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What Sales Operations Can Learn From Agile Development

Incremental software development concepts have been around since at least 1974, when E.A. Edmonds introduced an adaptive software development process. But it wasn’t until 2001 when the process was formalized with the publication of the Manifesto for Agile Software Development, which defined the approach now known as agile software development. Sales operations and enablement professionals can apply some of the same principles used in agile development when deploying new tools, training, methodologies or processes to the sales organization. An agile approach emphasizes speed of deployment, flexibility in design, transfer of knowledge and adaptation to changes in buyer or user requirements. Here’s how to adopt the key concepts of agile development to your sales productivity initiatives:

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You Win Some, You “Luge” Some

A client recently came to us with the following question: What do we see other b-to-b companies doing to help their reps accelerate late-stage deals? Their reps often struggled to “cross the finish line” and close opportunities at the bottom of their funnel, so the client wanted to know what content and tools they should develop. What training might be useful? What offers should be extended? The truth is, there are probably several factors contributing to this problem. Maybe their reps are weak at negotiating. Maybe they are unable to sell effectively to senior-level decisionmakers who often play a role late in the buying process. Right now, we are helping the client to diagnose the exact problem, and then we’ll explore the possible solutions to address them. Perhaps they could leverage tools like ROI calculators or client reference systems. Of course, this discussion got me thinking about the Winter Olympics – particularly the luge competition. Perhaps this client’s problem wasn’t a “bottom of the funnel” problem at all.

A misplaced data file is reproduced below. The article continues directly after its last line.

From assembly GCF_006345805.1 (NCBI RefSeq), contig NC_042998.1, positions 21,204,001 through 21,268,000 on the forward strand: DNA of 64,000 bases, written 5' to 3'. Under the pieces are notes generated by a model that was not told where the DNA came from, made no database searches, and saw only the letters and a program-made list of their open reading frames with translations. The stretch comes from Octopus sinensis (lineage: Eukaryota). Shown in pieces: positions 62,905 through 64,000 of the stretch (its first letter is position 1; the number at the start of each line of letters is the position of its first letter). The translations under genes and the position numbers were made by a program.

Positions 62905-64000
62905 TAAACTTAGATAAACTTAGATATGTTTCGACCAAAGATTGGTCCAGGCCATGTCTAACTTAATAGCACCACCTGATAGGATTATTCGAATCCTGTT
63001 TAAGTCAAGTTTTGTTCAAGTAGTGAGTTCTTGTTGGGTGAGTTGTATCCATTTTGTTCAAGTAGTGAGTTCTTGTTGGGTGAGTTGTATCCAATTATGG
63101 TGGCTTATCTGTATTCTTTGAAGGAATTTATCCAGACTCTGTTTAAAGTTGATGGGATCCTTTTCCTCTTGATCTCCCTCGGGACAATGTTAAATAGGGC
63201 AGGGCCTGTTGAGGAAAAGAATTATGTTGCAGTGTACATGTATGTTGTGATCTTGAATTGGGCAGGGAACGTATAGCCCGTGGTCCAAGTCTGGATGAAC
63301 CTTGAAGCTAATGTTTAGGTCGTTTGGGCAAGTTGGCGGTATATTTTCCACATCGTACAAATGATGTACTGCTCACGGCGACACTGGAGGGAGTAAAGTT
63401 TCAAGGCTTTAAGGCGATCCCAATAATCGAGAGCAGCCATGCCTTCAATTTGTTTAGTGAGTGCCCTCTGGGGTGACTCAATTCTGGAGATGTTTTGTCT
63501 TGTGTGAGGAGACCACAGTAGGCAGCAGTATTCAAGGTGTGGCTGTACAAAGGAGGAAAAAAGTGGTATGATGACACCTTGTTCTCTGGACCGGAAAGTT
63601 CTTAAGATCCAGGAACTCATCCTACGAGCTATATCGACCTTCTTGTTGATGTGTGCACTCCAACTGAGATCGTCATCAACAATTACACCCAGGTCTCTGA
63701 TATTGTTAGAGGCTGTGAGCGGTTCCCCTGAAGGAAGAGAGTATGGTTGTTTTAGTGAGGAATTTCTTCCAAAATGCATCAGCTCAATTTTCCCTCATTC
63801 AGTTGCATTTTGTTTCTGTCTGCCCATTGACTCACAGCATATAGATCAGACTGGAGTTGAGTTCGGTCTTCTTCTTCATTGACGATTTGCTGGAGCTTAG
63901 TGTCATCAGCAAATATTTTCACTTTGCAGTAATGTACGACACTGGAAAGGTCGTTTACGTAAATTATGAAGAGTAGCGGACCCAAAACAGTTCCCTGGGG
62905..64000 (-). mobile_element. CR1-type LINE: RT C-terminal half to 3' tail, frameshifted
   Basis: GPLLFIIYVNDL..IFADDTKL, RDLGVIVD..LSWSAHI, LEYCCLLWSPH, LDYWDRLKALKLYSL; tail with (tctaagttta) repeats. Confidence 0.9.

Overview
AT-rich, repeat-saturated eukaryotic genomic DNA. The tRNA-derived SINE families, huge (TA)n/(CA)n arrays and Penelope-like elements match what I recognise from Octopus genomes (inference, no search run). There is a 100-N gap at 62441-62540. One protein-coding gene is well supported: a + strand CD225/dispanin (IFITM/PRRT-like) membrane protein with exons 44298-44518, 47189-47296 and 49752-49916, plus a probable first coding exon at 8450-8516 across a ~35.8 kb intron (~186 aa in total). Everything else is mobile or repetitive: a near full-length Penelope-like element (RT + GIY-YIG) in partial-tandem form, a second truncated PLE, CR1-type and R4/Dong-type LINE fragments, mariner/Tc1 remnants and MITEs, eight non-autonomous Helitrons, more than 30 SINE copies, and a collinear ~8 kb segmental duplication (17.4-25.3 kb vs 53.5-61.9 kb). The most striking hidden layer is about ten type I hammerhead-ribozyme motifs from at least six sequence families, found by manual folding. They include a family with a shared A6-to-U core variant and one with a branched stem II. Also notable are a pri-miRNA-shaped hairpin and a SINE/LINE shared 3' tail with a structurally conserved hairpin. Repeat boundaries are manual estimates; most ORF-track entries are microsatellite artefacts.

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The More Connected I Become, The Less Connected I Become

I used to be a pretty good networker. I was disciplined and organized. I’d set aside a couple of hours a week, block the time on my calendar, and I would rarely let other “more urgent” activities (shout out to the late, great Stephen Covey) take that time. Back then, the tools of my networking trade were simple: a phone, my contact list (first stored in a Rolodex (for the Millennials out there, below is an image of a Rolodex) eventually moving to electronic contact management systems. (I used ACT! and my trusty Palm Pilot to organize the names I had). I used a tickler system to remind me to reconnect with folks on a regular basis. I would sometimes take notes to remind me of our last conversation, their kids’ achievements, etc. – more often than not, I’d just remember. It was done primarily via phone, though sometimes in person over breakfast, lunch or drinks – having an actual conversation. Harvey Mackay, the author of the networking how-to book Dig Your Well Before You’re Thirsty, would have been proud!

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Sales Enablement Can Be the Pits

I recently went to see Ron Howard’s latest movie Rush. If you are not familiar with the movie, it’s about two Formula One racecar drivers and their intense rivalry. While the movie was disappointing, it had some great driving footage – and one scene in particular that caught my attention and got me thinking of sales enablement. (You know it has to be a pretty bad movie when I start to daydream about sales enablement.) The scene showed the orchestrated precision of a Formula One pit crew. Within a few seconds, tires were changes and fuel was topped. The pit crew was run by a crew chief, who also helped the driver set strategy before the race and adapt strategy during the race via radio communications. So, here’s what got me thinking of sales enablement.

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Sales Enablement Technology – Utopia or Dystopia?

A common theme in science fiction is the hidden dystopia in what otherwise appears to be a perfect world – a utopia aided by technology. The underlying message is ominous: Technology is a direct threat. In the world of sales, technology that should help reps succeed at their jobs can become dystopian if the process is not considered first. Unfortunately, many companies throw technology at a problem before fully understanding the issue, and they’re disappointed when adoption or ROI is lower than anticipated. The good news is that a few simple actions can be taken to avoid this problem: